Coral reefs have evolved over millions of years where “symbioses” facilitated efficient cycling of nutrients within reef organisms in “oligotrophic” or low-nutrient conditions. Nutrient pollution has resulted in algal over-growth, coral diseases, loss of biodiversity and ecosystem services. Over 75% of the world’s coral reef are threatened or have been lost. The future of the world’s coral reefs is challenged by their resilience to human-induced climate change, as global temperatures, sea-level and ocean acidity rise.
Biotic phase-shifts in Florida Bay and Fore Reef communities of the Florida Keys
Chapter from Porters’ The Everglades, Florida Bay, and Coral Reefs of the Florida Keys: An Ecosystem Sourcebook
Brian E. Lapointe, William Martzie, Peter Barile
- Jacoby et al. 2004. Are native and nonindiginous seaweeds overgrowing Florida’s east coast reefs?.pdf
- Lapointe et al. 2005. Macroalgal blooms on southeast Florida coral reefs II. Cross-shelf-discrimination of nitrogen sources indicates widespread assimilation of sewage nitrogen.
- Lapointe et al. 2019. Nitrogen enrichment, altered stoichiometry, and coral reef decline at Looe Key, Florida Keys, USA: A 3-decade study.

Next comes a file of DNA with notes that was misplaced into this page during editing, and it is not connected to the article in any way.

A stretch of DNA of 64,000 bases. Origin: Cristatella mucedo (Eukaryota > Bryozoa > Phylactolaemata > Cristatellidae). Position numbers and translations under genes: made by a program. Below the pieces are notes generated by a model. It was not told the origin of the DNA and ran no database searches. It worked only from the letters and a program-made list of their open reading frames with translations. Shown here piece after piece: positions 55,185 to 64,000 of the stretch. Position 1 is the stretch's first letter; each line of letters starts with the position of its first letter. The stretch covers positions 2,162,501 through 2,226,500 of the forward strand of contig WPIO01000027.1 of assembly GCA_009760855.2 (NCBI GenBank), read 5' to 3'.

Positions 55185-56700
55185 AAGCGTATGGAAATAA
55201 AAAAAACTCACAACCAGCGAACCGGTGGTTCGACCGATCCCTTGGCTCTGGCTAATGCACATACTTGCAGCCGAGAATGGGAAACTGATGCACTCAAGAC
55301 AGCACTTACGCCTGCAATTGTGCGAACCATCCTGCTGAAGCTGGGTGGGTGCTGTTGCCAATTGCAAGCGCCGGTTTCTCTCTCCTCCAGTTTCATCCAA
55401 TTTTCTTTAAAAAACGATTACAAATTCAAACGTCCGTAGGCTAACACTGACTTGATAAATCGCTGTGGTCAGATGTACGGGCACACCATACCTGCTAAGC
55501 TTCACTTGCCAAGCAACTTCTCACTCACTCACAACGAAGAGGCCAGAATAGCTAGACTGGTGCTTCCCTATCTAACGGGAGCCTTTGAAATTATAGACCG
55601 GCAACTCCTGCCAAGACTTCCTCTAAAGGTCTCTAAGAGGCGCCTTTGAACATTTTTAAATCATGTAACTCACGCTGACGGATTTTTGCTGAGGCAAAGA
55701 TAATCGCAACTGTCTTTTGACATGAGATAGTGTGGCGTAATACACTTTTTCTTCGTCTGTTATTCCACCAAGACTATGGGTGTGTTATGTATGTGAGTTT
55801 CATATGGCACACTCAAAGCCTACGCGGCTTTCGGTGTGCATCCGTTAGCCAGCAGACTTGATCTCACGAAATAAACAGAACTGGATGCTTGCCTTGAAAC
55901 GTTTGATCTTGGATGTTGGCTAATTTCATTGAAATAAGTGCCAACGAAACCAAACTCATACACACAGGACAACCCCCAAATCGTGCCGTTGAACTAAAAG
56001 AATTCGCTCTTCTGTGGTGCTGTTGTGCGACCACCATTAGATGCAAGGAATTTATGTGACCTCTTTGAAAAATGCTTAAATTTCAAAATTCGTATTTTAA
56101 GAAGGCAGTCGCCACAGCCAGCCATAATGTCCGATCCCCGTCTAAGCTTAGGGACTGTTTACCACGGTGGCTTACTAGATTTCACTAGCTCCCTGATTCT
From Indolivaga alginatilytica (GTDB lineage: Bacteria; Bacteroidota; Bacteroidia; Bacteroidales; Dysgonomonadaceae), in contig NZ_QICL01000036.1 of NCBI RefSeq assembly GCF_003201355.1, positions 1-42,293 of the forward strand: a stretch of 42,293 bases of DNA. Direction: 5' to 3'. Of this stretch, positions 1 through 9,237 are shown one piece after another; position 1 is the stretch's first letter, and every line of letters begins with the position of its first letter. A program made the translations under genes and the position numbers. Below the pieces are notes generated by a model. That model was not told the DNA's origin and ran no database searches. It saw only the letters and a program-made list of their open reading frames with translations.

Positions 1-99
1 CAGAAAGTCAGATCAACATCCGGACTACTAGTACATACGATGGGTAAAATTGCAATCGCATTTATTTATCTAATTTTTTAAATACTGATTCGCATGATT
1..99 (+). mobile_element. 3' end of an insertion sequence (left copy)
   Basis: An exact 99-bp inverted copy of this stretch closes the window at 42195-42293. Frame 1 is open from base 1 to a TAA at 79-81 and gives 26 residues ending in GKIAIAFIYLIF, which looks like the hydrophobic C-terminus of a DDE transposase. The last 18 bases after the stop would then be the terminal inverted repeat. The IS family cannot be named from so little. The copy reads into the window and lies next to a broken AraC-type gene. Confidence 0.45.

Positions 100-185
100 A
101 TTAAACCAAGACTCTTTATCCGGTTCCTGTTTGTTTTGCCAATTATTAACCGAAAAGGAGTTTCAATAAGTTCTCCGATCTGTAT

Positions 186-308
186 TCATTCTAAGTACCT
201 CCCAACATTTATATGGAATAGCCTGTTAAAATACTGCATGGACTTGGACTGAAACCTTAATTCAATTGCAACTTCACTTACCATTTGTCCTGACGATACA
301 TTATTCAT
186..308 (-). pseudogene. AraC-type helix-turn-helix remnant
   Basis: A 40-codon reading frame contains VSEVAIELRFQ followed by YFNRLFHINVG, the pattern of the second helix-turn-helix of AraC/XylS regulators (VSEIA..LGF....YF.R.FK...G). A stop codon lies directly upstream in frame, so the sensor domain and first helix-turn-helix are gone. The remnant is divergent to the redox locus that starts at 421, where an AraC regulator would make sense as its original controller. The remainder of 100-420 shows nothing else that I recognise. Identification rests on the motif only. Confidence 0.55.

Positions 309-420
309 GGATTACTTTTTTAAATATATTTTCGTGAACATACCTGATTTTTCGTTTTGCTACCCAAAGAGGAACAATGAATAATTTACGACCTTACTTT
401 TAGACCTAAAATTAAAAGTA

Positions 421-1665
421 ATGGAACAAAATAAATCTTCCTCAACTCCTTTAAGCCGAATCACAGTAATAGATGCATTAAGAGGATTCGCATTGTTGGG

- Lipp et al. 2002. Preliminary evidence for human fecal contamination in corals of the Florida Keys, USA.
- Mailiao et al. 2008. Phase-shift in coral reef communities in the Florida Keys National Marine Sanctuary, USA.
- Miami-Dade County Department of Regulatory & Economic Resources et al. 2018. Septic Systems Vulnerable to Sea Level Rise.pdf
- Pandolfi et al. 2015. Are U.S. coral reefs on the slippery slope to slime?
- Patterson et al. 2001. The etiology of white pox, a lethal disease of the Caribbean elkhorn coral, Acropora palmata.
- Shumway. 2019. Coral reef conservation must embrace the role of nutrient enrichment and altered N:P stoichiometry: editorial comment on the article by B.E. Lapointe et al.
- Sommerfield et al. 2007. Changes in coral reef communities among the Florida Keys, 1996-2003.
- Ward-Paige et al. 2005. Clionid sponge surveys on the Florida Reef Tract suggest land-based nutrient inputs.